Homeowners should double check with their insurance company before purchasing a trampoline. Insurers are hesitant to provide coverage to homeowners who own trampolines due to the risk of trampoline injuries and the amount of trampoline-injuries that happen each year. If your insurance policy includes a trampoline exclusion and someone is injured on a trampoline at your home, your insurance will not cover the damages. This opens the door to potentially having to use your personal assets to cover damages of the injured party.

Additionally, by withholding information regarding your trampoline ownership from your insurance company, you put yourself at risk for a drive-by inspection by the insurance company. In such a case, some insurance companies will terminate a policy entirely without notice, and they reserve the right to do so.

girl on trampoline

Safety Tips for Trampoline Users

In an effort to reduce the amount of trampoline injuries, participants can take extra steps to avoid injury, including:

  • Jumping one at a time on the equipment,
  • Checking the equipment before using it, making sure the springs and metal is covered with proper padding and the net is properly attached
  • Avoid attempting new skills, somersaults, and acrobatics
  • Invite an adult to supervise the use of the equipment

Most of these safety tips are “common sense”; however, in the moment of excitement, these simple steps could be forgotten or overlooked. It is imperative that anyone who uses a trampoline put their health and safety before the fun of jumping.

For more information on how to prevent injuries, please visit the frequently asked questions section below.

Trampoline Injury Frequently Asked Questions

How many accidents are caused by trampolines?

On average, about 100,000 injuries occur yearly from trampoline-related accidents. Falls from a trampoline account for twenty-seven to thirty-nine percent of all injuries and can be potentially catastrophic.

How many people are injured on trampolines each year?

More than 1 million people went to emergency departments due to trampoline-related injuries between 2002 and 2011. Nearly 300,000 of these involved broken bones. Annually, about 100,000 people end up in emergency rooms from trampoline-related incidents.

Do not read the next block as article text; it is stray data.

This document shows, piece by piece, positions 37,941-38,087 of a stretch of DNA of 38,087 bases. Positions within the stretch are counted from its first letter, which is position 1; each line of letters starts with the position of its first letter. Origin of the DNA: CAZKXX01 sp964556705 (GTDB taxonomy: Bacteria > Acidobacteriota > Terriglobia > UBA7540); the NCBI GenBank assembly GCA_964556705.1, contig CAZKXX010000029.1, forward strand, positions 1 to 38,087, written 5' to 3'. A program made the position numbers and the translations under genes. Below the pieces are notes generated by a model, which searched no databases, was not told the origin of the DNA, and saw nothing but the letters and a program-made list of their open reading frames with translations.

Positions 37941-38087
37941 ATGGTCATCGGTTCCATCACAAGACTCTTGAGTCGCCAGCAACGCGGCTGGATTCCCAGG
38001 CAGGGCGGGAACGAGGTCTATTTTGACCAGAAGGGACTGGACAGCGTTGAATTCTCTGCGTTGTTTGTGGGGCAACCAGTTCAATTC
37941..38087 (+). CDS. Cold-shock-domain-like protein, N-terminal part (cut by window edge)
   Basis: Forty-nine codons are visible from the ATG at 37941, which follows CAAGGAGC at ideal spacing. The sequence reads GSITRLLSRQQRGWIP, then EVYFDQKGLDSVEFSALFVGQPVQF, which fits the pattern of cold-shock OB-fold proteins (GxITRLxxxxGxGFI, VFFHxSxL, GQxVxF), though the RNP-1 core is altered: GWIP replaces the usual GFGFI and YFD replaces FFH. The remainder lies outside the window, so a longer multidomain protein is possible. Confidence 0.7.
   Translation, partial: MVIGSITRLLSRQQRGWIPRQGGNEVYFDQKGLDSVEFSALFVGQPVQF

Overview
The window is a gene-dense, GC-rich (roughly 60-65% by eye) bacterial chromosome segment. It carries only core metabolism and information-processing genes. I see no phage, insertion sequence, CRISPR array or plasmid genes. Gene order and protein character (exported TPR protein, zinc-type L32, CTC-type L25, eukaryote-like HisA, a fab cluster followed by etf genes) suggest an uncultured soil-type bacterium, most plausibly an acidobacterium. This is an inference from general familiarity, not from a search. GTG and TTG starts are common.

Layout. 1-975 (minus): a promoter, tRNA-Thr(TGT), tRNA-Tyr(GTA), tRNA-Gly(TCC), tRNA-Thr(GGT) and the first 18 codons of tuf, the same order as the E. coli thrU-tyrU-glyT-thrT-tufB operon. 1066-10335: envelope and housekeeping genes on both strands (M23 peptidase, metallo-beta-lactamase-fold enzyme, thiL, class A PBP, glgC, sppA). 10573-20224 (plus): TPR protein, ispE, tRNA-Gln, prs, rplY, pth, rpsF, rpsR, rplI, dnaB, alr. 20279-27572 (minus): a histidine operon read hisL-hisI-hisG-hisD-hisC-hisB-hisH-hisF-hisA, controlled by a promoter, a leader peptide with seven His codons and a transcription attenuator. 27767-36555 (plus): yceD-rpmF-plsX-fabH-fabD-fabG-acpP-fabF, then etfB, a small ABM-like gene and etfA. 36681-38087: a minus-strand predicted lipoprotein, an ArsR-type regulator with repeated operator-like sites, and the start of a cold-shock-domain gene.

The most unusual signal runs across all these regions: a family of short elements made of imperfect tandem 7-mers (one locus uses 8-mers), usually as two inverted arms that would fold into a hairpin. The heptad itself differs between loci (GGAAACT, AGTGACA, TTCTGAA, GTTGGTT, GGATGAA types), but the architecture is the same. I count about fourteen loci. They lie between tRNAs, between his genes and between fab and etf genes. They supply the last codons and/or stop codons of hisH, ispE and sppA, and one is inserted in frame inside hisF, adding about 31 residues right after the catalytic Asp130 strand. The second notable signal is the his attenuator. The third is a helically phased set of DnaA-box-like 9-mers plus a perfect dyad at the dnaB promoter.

How do you prevent trampoline injuries?

It is recommended that homeowners avoid owning trampolines at all, which would prevent injuries on the property. In fact, medical authorities advise against the use of home trampolines. However, if a homeowner already owns a trampoline, he or she should take reasonable safety precautions to prevent the likelihood of trampoline-related injuries and to reduce the likelihood of liability, including:

  • Always supervise children using the trampoline
  • Set up a trampoline enclosure such as a net to prevent falls
  • Cover the springs, hooks, and frame with protective padding
  • Do not allow young children on a trampoline with older children
  • Set up the trampoline in an open area away from trees or other structures in the yard
  • Do not allow or attempt somersaults on the trampoline, especially if there is more than one jumper on the equipment
  • Do not place anything near the trampoline that could be used as a stepping ladder for small children to gain access to the trampoline without supervision
  • Limit the amount of people on a trampoline to one person at a time
  • Ensure spotters are present when participants are jumping
  • Do not allow children under the age of six to participate in any jumping
  • Consider investing in a fence around the property to prevent trespassers coming onto the property and inviting themselves ono the trampoline
  • Purchase specific trampoline insurance coverage

If a homeowner insists on owning a trampoline, he or she could also consider placing a trampoline at ground level, minimizing the height of a potential fall.

Talk to a Professional

Trampoline injury liability varies depending on the circumstances surrounding the incident and the associated state law. Different rules govern for homeowner liability, trampoline parks, and other locations the trampoline was located at when a party was injured. If you have been injured on a trampoline or someone was injured on a trampoline that you own, it would be best to speak to a professional and discuss the facts of the situation to best understand your legal rights and obligations.

Contact the team at Batta Fulkerson Law Group today to schedule a FREE one-hour consultation to review your case and available options.

What to expect in your Consultation Meeting:

  • Collection of information about you to help assist you better
  • Review of any court documents
  • Review of what happened in your claim
  • Explanation of court processes, fees, and what we can do to help your case.